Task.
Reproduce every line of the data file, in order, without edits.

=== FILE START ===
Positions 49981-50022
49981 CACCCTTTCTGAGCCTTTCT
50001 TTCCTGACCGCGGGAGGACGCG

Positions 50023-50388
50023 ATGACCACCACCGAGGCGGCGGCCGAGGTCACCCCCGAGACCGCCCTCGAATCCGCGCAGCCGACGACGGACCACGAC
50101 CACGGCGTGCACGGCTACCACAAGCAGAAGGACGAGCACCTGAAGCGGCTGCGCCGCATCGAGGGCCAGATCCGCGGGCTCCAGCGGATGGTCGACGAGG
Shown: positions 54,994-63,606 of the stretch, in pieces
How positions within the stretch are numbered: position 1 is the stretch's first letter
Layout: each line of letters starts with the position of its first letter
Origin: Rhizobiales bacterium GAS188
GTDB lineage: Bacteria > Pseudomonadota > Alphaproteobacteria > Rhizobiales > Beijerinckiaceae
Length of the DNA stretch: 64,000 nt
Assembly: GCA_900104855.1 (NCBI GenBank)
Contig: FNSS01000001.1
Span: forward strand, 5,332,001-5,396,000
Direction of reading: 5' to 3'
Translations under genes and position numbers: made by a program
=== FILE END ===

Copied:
Positions 49981-50022
49981 CACCCTTTCTGAGCCTTTCT
50001 TTCCTGACCGCGGGAGGACGCG

Positions 50023-50388
50023 ATGACCACCACCGAGGCGGCGGCCGAGGTCACCCCCGAGACCGCCCTCGAATCCGCGCAGCCGACGACGGACCACGAC
50101 CACGGCGTGCACGGCTACCACAAGCAGAAGGACGAGCACCTGAAGCGGCTGCGCCGCATCGAGGGCCAGATCCGCGGGCTCCAGCGGATGGTCGACGAGG
Shown: positions 54,994-63,606 of the stretch, in pieces
How positions within the stretch are numbered: position 1 is the stretch's first letter
Layout: each line of letters starts with the position of its first letter
Origin: Rhizobiales bacterium GAS188
GTDB lineage: Bacteria > Pseudomonadota > Alphaproteobacteria > Rhizobiales > Beijerinckiaceae
Length of the DNA stretch: 64,000 nt
Assembly: GCA_900104855.1 (NCBI GenBank)
Contig: FNSS01000001.1
Span: forward strand, 5,332,001-5,396,000
Direction of reading: 5' to 3'
Translations under genes and position numbers: made by a program